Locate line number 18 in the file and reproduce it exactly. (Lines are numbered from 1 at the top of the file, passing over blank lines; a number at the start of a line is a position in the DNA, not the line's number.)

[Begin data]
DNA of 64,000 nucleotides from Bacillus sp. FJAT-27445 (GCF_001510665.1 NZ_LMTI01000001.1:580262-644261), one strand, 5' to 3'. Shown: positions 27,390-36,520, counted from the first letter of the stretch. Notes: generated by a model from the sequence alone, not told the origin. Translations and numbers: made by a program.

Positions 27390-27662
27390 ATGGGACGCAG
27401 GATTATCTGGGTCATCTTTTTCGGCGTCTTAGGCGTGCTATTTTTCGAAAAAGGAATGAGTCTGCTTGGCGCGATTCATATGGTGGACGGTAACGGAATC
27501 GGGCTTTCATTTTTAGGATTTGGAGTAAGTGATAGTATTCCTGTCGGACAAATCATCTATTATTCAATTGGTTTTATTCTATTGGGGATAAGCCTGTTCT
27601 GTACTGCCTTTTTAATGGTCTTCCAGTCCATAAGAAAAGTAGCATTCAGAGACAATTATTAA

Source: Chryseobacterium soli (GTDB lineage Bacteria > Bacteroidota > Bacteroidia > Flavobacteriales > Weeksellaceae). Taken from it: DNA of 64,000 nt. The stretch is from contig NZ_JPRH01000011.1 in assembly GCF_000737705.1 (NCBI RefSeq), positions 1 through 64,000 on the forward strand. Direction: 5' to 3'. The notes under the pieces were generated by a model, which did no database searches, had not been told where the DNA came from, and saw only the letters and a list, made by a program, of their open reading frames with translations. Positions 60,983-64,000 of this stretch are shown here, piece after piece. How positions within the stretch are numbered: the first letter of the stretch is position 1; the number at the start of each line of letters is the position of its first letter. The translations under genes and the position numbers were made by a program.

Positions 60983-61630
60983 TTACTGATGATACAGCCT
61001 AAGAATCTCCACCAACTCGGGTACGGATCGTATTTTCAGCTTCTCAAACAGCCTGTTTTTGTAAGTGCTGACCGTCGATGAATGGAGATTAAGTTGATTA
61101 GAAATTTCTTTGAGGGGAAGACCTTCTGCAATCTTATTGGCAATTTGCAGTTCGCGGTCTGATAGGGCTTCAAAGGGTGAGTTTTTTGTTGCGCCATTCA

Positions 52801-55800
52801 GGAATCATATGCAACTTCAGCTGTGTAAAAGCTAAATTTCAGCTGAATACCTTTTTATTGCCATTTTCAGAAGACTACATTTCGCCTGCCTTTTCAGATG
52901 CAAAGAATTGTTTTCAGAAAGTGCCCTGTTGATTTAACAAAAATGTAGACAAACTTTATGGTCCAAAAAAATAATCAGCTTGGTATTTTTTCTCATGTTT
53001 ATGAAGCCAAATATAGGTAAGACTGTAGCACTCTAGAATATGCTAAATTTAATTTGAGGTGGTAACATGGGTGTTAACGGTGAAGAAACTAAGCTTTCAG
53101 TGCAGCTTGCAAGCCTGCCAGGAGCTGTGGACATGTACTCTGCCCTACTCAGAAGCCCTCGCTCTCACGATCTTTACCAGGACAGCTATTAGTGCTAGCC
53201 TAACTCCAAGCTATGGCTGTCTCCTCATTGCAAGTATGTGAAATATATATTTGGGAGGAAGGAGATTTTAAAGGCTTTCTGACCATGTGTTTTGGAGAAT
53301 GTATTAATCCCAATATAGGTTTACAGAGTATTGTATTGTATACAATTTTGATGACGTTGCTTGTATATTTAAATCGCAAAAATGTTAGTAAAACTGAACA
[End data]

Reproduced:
53301 GTATTAATCCCAATATAGGTTTACAGAGTATTGTATTGTATACAATTTTGATGACGTTGCTTGTATATTTAAATCGCAAAAATGTTAGTAAAACTGAACA